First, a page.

Are norwichrocks cuter than Puget Sound rocks?

      Anyway, I think it’s time for 6 year old Random Granddaughter to expand her vocabulary. Twaddle would be a good one; whinge would be another good word for her to incorporate.

      We have been purchasing books for RG’s birthday; perhaps I will blog about it. I will look at the list which looks marvelous.

      This is an area where we have to tread very carefully. For example, Mommy suggested Anne Geddes, who is Australian, I think. Although Mrs. Random and I disagree more often than we agree, Ms. Geddes’ work inspires both of us to either throw up, suggest that she shipped to headhunters in New Guinea, or used as bait for starving great white sharks.

      On the other hand, the mommies are serious adherents of good for you twaddle in children’s literature. And it may be good for you twaddle is good nutrition for this high strung child’s development. Though, I can imagine good for you twaddle leading RG to run away to Grandma and Grandpa at the age of 6. Hard to say.

  2. Pete Says:

    NOBODY can construct a sentence like you can Random. That was a true work of art! 131 words in one sentence, and that doesn’t even count the punctuation, and i think it was even grammatically correct! Maybe YOU should be the one writing children’s books, and we’ll use Ann Geddes for sharkbait.

    • modestypress Says:

      Pete, I remember looking at that sentence and thinking, “This sentence does not pass the ‘does this guy have dementia’ test; maybe I should edit this post”; but then I decided not to and sure enough Pete caught me out on it.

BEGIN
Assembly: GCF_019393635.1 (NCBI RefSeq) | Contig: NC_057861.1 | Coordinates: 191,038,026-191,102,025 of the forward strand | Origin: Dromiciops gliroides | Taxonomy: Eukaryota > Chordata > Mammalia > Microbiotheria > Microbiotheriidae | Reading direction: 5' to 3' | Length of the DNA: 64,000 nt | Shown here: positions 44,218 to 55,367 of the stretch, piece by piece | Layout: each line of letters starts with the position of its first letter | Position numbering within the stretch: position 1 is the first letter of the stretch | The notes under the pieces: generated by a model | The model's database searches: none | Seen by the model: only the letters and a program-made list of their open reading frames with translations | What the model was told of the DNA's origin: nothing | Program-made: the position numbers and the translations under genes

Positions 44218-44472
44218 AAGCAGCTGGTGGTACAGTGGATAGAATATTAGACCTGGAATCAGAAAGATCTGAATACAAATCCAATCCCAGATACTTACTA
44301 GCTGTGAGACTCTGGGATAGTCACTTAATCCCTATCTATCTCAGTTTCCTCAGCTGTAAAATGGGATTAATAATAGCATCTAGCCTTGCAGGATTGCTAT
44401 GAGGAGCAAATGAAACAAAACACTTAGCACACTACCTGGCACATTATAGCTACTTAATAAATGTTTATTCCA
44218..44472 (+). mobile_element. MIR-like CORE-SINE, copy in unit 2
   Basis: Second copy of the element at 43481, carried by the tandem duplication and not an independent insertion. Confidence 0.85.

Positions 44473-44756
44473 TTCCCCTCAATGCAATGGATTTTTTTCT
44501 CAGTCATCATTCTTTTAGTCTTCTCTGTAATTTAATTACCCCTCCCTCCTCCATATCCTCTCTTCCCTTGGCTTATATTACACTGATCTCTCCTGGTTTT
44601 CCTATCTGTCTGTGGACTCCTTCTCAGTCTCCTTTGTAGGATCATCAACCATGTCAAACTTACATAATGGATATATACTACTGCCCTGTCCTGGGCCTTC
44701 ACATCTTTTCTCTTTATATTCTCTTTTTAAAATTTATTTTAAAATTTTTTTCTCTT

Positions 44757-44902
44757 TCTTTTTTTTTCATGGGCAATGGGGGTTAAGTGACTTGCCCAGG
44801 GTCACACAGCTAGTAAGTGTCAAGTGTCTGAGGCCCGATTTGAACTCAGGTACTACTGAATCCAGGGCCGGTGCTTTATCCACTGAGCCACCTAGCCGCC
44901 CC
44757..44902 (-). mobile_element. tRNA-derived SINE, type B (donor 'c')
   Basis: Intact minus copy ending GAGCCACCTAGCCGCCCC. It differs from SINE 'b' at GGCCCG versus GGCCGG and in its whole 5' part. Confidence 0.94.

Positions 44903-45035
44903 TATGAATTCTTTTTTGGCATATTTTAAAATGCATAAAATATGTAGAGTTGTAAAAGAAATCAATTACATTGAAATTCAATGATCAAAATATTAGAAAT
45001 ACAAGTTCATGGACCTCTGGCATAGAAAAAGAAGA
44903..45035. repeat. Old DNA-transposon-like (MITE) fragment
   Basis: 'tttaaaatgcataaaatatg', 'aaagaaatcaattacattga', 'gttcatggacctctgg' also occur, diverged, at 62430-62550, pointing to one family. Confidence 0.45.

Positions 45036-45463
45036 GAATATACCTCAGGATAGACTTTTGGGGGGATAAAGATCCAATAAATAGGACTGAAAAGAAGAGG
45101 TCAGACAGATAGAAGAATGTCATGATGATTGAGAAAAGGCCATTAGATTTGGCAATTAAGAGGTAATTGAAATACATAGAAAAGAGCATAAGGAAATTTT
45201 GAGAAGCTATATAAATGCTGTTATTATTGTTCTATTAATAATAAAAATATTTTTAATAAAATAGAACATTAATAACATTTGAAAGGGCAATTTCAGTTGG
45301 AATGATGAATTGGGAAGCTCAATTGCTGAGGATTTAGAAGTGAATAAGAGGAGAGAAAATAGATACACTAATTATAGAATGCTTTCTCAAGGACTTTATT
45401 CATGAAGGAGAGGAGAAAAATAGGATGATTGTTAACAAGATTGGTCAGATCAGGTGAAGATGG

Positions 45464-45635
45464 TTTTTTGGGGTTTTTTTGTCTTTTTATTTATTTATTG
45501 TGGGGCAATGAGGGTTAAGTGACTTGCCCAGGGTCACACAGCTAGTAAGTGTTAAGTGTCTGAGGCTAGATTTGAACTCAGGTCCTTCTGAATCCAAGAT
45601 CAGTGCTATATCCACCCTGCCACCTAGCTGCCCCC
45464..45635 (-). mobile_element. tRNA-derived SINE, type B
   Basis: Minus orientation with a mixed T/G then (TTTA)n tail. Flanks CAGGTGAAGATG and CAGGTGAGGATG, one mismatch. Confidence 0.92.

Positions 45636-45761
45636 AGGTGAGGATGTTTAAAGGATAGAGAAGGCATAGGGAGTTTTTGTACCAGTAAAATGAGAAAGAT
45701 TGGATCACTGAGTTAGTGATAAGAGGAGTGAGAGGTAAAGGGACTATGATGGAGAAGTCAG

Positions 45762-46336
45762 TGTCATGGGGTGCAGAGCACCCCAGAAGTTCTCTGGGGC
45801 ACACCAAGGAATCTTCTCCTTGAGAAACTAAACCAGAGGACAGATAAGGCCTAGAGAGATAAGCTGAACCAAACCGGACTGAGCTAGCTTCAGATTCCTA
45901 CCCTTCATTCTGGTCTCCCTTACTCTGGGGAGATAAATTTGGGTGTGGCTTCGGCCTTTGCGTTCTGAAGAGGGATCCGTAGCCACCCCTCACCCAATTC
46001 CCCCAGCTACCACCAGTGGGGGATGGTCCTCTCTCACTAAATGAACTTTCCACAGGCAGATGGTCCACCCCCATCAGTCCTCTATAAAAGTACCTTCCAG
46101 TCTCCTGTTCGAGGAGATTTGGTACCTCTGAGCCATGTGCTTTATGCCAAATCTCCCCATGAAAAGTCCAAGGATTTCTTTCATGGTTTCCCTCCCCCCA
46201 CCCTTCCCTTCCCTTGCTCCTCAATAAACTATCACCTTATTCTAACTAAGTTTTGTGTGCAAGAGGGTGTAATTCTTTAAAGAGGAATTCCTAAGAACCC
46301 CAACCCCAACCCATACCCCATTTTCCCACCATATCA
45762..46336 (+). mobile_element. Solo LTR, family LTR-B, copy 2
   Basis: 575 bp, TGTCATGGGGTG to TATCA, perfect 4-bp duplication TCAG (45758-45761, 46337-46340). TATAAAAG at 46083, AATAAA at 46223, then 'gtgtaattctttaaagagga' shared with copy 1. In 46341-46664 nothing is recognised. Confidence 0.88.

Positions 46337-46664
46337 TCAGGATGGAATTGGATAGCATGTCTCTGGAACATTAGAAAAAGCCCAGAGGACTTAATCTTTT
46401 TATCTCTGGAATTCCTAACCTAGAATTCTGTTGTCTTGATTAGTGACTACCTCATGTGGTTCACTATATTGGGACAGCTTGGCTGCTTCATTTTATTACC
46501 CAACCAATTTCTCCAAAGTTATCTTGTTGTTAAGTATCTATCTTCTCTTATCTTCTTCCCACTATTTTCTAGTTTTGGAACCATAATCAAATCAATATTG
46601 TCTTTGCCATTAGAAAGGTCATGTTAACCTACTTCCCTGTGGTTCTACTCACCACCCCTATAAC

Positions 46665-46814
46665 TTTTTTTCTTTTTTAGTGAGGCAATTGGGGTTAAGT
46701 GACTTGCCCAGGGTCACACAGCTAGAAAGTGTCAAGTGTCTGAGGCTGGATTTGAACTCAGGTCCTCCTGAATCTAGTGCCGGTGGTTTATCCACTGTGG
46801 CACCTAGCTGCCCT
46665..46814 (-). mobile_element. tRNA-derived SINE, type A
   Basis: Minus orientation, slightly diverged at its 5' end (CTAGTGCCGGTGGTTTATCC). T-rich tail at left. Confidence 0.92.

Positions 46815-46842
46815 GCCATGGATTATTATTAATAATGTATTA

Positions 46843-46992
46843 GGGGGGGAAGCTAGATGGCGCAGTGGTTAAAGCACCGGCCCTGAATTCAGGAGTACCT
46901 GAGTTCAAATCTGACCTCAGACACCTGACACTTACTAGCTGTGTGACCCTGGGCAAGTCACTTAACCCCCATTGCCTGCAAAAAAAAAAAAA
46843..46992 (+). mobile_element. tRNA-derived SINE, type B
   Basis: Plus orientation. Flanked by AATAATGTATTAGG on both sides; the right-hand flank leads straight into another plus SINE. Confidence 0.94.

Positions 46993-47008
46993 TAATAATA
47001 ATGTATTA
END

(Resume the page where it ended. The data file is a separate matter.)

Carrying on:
Oh, well, you are fairly tolerant with me Pete. Perhaps you won’t tell everybody I am suffering from Alzheirmer’s Disease just yet. Anyway, I have to get my taxes done. There is a complicated story there, but I may spare everyone.

      • modestypress Says:

        Also, I should add that just a few minutes ago, my wife and I were working on the chicken house. We are trying to square the foundation and level the foundation. We are not very level and very square.

        When the chicks arrive, we will tell them how hard we worked trying to build a good, solid chicken house for them. They will say, “Cluck, cluck.”

  3. modestypress Says:

    Also, I will have to ask the mommies if Random Granddaughter is allowed to read the Cat in the Hat yet. Though once she reads that, it’s only a tiny step to Lolita, don’t you know?

  4. spectrum2 Says:

    “Bad influence peer”-wonderful!

  5. This whole thing is classic, but the final line really put it over the edge for me. Bravo.

    • modestypress Says:

      The Ernst Becker Foundation, a very morbid organization indeed, says that most humans, more or less driven mad by our knowledge of our own mortality, dedicate our lives to “immortality projects,” efforts to do meaningful activities that will make us live on in the memories of other people, as this is probably the best we can do to gain immortality.

      I am collecting all my Random Granddaughter tales and storing them where my survivors can find them and pass them on to RG some day.

      She will skim through them and tell best friend Mia or best friend Bad Influence Peer, “Remember my Grandpa. Good thing I am not genetically related to him; he really was crazy.”

      She will then feed her pet platypus.